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Unformatted text preview: Professor Ohan Chapter 5 1- A volcano is an opening, or rupture , in a planet's surface or crust , which allows hot magma , volcanic ash and gases to escape from below the surface. 2- Volcanoes are generally found where tectonic plates are diverging or converging . A mid- oceanic ridge , for example the Mid-Atlantic Ridge , has examples of volcanoes caused by divergent tectonic plates pulling apart; the Pacific Ring of Fire has examples of volcanoes caused by convergent tectonic plates coming together. 3- By contrast, volcanoes are usually not created where two tectonic plates slide past one another. Volcanoes can also form where there is stretching and thinning of the Earth's crust (called "non-hotspot intraplate volcanism"), such as in the East African Rift , the Wells Gray-Clearwater volcanic field and the Rio Grande Rift in North America. 4- Volcanoes can be caused by mantle plumes . These so-called hotspots , for example at Hawaii , can occur far from plate boundaries. Hotspot volcanoes are also found elsewhere in the solar system , especially on rocky planets and moons. 5- At the mid-oceanic ridges , two tectonic plates diverge from one another. New oceanic crust is being formed by hot molten rock slowly cooling and solidifying. The crust is very thin at mid-oceanic ridges due to the pull of the tectonic plates. 6- The release of pressure due to the thinning of the crust leads to adiabatic expansion, and the partial melting of the mantle causing volcanism and creating new oceanic crust. Most divergent plate boundaries are at the bottom of the oceans, therefore most volcanic activity is submarine, forming new seafloor. Black smokers or deep sea vents are an example of this 7- Subduction zones are places where two plates, usually an oceanic plate and a continental plate, collide. In this case, the oceanic plate subducts, or submerges under the continental plate forming a deep ocean trench just offshore. Water released from the subducting plate lowers the melting temperature of the overlying mantle wedge, creating magma . 8- This magma tends to be very viscous due to its high silica content, so often does not reach the surface and cools at depth. When it does reach the surface, a volcano is formed. Typical examples for this kind of volcano are Mount Etna and the volcanoes in the Pacific Ring of Fire . 9- Hotspots are not usually located on the ridges of tectonic plates, but above mantle plumes , where the convection of the Earth 's mantle creates a column of hot material that rises until it reaches the crust, which tends to be thinner than in other areas of the Earth ....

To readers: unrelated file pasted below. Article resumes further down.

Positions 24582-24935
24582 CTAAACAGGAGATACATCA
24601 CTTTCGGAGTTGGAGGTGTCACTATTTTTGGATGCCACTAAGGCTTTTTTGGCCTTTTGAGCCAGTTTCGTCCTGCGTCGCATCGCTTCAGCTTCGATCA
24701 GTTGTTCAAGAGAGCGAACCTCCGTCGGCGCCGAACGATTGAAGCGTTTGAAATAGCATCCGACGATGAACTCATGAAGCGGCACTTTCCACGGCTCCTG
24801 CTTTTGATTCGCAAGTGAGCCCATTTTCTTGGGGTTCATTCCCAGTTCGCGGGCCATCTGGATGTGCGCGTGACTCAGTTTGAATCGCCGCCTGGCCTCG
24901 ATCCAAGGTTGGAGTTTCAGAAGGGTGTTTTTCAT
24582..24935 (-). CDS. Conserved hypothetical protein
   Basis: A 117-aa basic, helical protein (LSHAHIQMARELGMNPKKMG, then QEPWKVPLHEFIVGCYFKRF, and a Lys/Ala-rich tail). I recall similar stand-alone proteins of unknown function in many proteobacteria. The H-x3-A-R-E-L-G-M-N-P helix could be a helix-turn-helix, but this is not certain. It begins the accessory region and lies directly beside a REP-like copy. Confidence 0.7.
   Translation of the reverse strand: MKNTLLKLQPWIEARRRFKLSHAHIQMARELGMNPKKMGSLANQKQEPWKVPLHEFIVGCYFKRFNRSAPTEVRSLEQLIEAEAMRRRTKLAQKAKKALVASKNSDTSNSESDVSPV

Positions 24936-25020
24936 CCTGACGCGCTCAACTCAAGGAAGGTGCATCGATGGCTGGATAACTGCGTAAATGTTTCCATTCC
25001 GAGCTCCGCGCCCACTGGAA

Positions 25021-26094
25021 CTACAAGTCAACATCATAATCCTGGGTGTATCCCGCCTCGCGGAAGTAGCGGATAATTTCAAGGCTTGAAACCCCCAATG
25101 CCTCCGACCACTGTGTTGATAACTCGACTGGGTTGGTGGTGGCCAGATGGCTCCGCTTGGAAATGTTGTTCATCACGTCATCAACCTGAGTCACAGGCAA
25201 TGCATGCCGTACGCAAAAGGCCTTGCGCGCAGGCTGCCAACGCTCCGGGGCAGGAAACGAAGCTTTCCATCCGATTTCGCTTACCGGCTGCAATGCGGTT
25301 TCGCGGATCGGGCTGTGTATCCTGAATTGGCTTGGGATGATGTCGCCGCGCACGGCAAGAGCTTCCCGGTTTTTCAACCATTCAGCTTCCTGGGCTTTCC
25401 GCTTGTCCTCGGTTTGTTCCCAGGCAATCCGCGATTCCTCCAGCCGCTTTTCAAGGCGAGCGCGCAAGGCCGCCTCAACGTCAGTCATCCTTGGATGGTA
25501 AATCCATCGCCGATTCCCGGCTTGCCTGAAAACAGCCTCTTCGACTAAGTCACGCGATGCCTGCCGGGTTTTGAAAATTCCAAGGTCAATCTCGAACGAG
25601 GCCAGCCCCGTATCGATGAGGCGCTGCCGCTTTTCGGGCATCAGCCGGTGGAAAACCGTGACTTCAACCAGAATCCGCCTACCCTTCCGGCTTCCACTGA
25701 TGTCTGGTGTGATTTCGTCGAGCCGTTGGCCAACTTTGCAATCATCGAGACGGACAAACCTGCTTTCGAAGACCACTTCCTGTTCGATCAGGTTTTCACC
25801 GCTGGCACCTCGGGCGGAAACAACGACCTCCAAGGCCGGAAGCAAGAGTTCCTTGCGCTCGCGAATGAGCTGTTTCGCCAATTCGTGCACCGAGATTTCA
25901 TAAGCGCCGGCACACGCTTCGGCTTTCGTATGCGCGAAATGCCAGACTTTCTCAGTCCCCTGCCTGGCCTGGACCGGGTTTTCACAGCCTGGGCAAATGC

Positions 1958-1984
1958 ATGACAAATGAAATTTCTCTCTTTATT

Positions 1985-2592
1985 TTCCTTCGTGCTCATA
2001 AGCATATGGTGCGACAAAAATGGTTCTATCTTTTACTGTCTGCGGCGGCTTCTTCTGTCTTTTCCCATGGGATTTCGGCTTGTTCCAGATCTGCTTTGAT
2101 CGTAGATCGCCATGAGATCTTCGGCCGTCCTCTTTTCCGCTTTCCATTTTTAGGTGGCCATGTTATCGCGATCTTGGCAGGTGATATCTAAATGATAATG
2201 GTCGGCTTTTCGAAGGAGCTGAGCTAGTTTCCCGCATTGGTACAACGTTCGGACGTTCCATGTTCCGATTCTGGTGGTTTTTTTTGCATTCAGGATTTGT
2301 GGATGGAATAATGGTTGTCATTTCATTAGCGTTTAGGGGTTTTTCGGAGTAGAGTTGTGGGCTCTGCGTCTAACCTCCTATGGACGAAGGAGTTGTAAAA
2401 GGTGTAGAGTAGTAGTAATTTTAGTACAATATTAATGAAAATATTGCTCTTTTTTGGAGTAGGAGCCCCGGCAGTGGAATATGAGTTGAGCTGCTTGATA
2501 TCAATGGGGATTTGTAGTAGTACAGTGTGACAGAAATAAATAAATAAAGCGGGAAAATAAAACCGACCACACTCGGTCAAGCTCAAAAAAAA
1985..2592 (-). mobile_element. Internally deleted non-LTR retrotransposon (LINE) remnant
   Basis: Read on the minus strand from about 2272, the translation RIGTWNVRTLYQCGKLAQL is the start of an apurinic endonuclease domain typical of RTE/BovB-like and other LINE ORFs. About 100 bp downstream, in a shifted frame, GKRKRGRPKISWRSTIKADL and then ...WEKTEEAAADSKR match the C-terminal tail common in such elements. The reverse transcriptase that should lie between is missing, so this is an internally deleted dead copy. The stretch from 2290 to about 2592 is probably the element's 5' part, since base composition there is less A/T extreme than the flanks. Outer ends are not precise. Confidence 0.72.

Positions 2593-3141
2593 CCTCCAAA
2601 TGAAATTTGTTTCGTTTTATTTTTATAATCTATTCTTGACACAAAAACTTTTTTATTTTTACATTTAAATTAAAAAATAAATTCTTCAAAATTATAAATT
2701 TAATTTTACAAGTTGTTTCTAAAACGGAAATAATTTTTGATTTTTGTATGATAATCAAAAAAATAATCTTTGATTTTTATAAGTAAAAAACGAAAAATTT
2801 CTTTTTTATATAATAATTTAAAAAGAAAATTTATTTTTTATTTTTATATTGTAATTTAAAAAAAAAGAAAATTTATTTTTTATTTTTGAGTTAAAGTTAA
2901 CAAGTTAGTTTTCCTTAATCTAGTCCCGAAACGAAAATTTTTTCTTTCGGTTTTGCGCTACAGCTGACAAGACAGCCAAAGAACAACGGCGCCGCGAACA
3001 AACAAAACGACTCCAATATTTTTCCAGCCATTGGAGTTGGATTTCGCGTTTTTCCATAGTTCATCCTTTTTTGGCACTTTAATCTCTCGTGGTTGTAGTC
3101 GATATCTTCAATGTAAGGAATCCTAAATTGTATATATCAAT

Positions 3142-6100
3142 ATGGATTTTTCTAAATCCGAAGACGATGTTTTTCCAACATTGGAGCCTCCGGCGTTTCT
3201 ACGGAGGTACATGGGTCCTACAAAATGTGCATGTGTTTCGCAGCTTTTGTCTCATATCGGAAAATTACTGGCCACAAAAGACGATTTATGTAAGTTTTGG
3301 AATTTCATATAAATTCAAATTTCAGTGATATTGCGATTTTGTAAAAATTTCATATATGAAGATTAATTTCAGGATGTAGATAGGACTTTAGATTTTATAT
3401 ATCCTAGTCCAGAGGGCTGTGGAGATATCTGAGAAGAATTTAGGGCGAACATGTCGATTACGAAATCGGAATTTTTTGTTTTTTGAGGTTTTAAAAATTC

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- Spring '11